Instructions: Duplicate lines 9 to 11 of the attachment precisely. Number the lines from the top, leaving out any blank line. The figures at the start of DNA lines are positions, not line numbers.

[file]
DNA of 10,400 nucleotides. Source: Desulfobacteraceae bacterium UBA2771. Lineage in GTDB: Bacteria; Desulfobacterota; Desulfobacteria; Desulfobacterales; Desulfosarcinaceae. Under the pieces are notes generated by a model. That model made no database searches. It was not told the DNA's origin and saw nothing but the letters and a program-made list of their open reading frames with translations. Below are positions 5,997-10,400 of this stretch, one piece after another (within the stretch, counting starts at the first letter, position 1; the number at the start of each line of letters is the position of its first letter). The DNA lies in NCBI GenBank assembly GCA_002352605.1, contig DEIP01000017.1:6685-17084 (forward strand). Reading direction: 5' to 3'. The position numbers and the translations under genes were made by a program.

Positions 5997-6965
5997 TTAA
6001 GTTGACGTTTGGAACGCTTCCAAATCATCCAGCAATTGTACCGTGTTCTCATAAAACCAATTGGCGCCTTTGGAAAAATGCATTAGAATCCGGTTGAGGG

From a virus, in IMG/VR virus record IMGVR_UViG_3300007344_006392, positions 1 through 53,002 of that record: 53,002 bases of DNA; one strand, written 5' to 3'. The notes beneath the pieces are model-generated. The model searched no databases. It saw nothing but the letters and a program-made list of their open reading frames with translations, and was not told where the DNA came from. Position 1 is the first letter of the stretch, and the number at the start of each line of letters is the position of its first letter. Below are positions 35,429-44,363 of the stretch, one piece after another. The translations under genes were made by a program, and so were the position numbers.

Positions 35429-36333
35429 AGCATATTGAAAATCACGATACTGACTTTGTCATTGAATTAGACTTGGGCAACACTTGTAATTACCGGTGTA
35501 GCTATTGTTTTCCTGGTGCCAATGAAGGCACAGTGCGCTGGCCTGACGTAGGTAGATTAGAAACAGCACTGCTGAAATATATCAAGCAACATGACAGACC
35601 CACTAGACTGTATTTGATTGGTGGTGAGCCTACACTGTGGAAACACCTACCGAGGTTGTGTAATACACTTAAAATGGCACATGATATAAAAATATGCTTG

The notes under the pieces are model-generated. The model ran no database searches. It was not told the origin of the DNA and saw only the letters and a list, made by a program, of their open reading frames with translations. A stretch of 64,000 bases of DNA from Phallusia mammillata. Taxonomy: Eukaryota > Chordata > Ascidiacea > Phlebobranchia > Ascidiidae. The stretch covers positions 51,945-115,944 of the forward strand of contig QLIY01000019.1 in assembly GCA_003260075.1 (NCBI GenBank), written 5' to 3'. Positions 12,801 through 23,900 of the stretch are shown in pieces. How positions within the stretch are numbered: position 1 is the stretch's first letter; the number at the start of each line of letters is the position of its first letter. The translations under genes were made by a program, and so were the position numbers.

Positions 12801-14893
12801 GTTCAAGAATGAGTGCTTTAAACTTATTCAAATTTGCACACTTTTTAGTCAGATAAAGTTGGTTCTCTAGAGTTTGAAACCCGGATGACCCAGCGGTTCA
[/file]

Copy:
35601 CACTAGACTGTATTTGATTGGTGGTGAGCCTACACTGTGGAAACACCTACCGAGGTTGTGTAATACACTTAAAATGGCACATGATATAAAAATATGCTTG

The notes under the pieces are model-generated. The model ran no database searches. It was not told the origin of the DNA and saw only the letters and a list, made by a program, of their open reading frames with translations. A stretch of 64,000 bases of DNA from Phallusia mammillata. Taxonomy: Eukaryota > Chordata > Ascidiacea > Phlebobranchia > Ascidiidae. The stretch covers positions 51,945-115,944 of the forward strand of contig QLIY01000019.1 in assembly GCA_003260075.1 (NCBI GenBank), written 5' to 3'. Positions 12,801 through 23,900 of the stretch are shown in pieces. How positions within the stretch are numbered: position 1 is the stretch's first letter; the number at the start of each line of letters is the position of its first letter. The translations under genes were made by a program, and so were the position numbers.

Positions 12801-14893